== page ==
A NEW YEAR OF ACTION (17.01.2008)

Posted on October 2, 2010


A new year of action seems to be dawning, especially for Cosatu, the South African Communist Party and the new leadership of the ANC, all of which overlap. They are gearing themselves up for mass mobilisation to demand the implementation of “pro-poor” policies, with the immediate focus being on the price of bread.

Ironically, perhaps understandably, given the furore that surrounded the recent price fixing scandal, the price of bread has decreased sharply over the past six weeks. The price of a standard white loaf, sliced and wrapped, has fallen 24.6 per cent from R5.95 to R4.49.

It may be coincidental, but over the same period, and following a row over the retail margins on milk, a litre of milk has come down from R6.99 to R6.49, a 7.2 per cent decrease. But such recent lowering of these prices is unlikely to mollify the unions, their political allies or consumer groups.

This month, for example, the millers and bakers — often the same vertically linked enterprises — are threatening a 30 per cent rise in the bread price because of the increase in the price of wheat. However, even with the recent drop in price, the same loaf of bread still costs 12.5 per cent more than it did in June last year when this column began the monthly monitoring of a basket of basic food items.

For consistency, prices monitored are for the same brands (starting with the cheapest in June 2007) at roughly the same time in the same supermarket each month. The store, being a leading chain in an urban area, can be assumed to feature prices lower than most townships or rural areas.

Over the eight-month monitoring period, the price of milk increased by a hefty 39.5 per cent, from R4.65 per litre to R6.49, having reached a peak price of R6.99 in November. But the largest increase recorded over the past month and over the eight month period, is for that essential: cooking oil. Back in June, a 750 ml bottle of oil cost R7.49, while two litres cost R17.99. This month, the prices were, respectively, R10.75 and R26.75, making for percentage rises of over the whole period of 43 per cent and 48.7 per cent.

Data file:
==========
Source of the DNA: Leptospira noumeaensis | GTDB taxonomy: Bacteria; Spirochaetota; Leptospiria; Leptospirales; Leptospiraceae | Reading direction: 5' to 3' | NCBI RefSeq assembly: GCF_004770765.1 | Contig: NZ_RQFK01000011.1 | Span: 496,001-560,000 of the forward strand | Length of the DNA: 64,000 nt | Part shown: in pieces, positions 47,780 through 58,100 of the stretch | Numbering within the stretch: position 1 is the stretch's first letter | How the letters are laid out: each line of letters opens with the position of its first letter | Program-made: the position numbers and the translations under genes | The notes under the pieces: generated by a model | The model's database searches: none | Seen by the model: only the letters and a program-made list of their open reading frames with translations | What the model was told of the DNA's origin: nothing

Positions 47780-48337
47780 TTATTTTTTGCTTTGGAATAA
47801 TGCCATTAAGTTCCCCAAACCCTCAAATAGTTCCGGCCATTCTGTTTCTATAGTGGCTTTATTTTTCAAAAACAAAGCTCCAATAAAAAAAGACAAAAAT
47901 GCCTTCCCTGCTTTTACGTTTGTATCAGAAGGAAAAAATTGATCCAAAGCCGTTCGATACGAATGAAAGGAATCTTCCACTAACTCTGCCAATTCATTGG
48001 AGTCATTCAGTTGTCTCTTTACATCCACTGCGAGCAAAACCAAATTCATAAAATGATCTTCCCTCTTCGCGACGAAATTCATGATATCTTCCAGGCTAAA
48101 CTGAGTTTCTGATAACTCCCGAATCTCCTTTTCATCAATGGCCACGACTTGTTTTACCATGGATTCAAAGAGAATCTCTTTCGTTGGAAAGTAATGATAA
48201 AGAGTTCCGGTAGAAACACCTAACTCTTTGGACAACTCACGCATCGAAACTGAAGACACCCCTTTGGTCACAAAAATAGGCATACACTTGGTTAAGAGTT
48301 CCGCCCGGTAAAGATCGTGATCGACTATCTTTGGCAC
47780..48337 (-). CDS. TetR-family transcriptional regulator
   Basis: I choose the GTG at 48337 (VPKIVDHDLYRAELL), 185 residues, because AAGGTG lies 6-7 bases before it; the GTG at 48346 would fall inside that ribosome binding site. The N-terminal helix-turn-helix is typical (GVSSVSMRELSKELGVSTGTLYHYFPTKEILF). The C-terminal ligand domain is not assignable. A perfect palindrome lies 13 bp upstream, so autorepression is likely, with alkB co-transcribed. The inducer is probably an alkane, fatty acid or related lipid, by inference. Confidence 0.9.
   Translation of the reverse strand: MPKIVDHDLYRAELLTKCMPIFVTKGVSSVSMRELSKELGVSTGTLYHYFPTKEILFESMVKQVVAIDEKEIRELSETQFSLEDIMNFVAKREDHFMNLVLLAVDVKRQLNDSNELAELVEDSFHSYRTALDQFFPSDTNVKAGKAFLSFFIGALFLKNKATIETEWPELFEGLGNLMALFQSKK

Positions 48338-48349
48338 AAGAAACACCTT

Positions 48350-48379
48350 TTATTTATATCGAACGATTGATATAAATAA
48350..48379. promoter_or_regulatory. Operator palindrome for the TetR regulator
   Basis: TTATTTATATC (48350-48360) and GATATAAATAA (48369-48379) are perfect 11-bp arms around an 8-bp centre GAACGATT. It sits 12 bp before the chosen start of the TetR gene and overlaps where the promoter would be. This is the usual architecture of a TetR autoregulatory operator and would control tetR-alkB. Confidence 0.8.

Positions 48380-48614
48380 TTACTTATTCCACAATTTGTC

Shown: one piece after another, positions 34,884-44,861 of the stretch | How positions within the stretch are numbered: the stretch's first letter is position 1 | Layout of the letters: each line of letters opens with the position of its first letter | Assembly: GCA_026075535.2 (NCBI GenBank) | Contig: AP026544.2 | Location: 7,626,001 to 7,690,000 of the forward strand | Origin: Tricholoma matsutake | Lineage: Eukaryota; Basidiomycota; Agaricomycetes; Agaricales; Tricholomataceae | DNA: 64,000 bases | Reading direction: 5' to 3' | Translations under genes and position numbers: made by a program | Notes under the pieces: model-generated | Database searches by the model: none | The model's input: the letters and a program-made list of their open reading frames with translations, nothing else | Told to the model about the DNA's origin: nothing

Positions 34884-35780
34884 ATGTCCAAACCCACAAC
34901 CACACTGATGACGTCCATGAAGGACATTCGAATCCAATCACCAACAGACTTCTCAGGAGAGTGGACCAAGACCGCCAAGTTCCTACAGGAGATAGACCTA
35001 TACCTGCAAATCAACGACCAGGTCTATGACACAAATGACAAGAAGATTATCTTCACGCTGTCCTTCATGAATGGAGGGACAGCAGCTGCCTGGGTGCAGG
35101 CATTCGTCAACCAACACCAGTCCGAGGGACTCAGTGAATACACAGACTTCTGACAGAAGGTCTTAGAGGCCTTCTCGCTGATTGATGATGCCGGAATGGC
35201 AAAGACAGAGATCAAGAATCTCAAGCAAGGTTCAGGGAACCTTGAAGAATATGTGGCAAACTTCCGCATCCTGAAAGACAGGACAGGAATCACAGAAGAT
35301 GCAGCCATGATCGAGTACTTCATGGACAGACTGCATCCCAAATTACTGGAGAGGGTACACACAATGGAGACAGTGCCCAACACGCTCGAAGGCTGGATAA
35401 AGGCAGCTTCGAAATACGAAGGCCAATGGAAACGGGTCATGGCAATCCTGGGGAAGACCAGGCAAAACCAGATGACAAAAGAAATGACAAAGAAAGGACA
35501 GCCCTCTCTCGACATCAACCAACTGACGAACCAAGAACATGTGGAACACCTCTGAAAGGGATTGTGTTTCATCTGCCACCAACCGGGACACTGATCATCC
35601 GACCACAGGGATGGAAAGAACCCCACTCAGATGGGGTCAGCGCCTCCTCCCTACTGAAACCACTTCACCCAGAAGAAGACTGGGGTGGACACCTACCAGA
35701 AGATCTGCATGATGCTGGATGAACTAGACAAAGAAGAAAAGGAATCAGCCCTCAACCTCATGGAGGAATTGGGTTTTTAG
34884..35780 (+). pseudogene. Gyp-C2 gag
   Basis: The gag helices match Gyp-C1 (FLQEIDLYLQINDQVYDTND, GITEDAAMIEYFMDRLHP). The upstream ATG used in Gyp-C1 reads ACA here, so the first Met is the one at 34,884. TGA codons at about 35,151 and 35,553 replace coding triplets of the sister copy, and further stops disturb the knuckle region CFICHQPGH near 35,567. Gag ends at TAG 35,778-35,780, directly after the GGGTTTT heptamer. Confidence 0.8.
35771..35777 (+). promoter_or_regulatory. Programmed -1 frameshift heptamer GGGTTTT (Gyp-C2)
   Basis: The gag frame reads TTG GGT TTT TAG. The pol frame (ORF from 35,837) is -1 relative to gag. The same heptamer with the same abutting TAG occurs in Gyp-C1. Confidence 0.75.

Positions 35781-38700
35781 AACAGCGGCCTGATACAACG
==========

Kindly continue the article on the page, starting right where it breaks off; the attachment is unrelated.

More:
Whole chicken, which increased in price in the run-up to Christmas, is now cheaper per kilo by 6.7 per cent, while a 2.5kg bag of the staple, mealie meal, is up by 15 per cent over the past month. It is now proportionately cheaper to buy the 1kg bag,, which has retained its R4.45 price tag.

The price of a block of margarine, which increased over the past month by 9.4 per cent, to R5.35, still shows a 33 per cent decline from the R7.99 charged in June last year.

What this means overall, is that basic food prices have risen by 4.5 per cent over December and by more than 18 per cent in the past eight months. This amounts to a significant reduction in the standard of living for most of the working population and not only what the unions call the working poor, the lowest paid employees.

This fact, coupled with the impression that bread and milk prices declined following fairly widespread protests is likely to encourage the planned mass mobilisation campaigns. However, many of the prices are subject to pressures beyond the desire for greater profits.

The oil price and the consequent increase in the cost of liquid fuels and, therefore, transport, is a major factor. What this should do, is also increase the demand already made by Cosatu, for the nationalisation of Sasol.

When this fuel-from-coal entity was in public hands and the oil price was around $10 a barrel, Sasol, producing at perhaps $30 a barrel equivalent, was heavily subsidised by the same taxpayer constituency who are now paying most heavily for fuel price hikes. Only when Sasol became profitable in 1979 was it privatised.

Now, with more efficient technology Sasol — it produces roughly 40 per cent of the country’s liquid fuel requirements — probably makes fuel at an oil cost equivalent of R26 a barrel, making it hugely profitable. The argument that such benefit should accrue to the public at large and not to private shareholders is a strong one and seems certain to be made.

It appears to make more sense than mobilising simply to demand price reductions in the face of global market realities.

*Originally published 08/2008

Posted in: Archive - 2008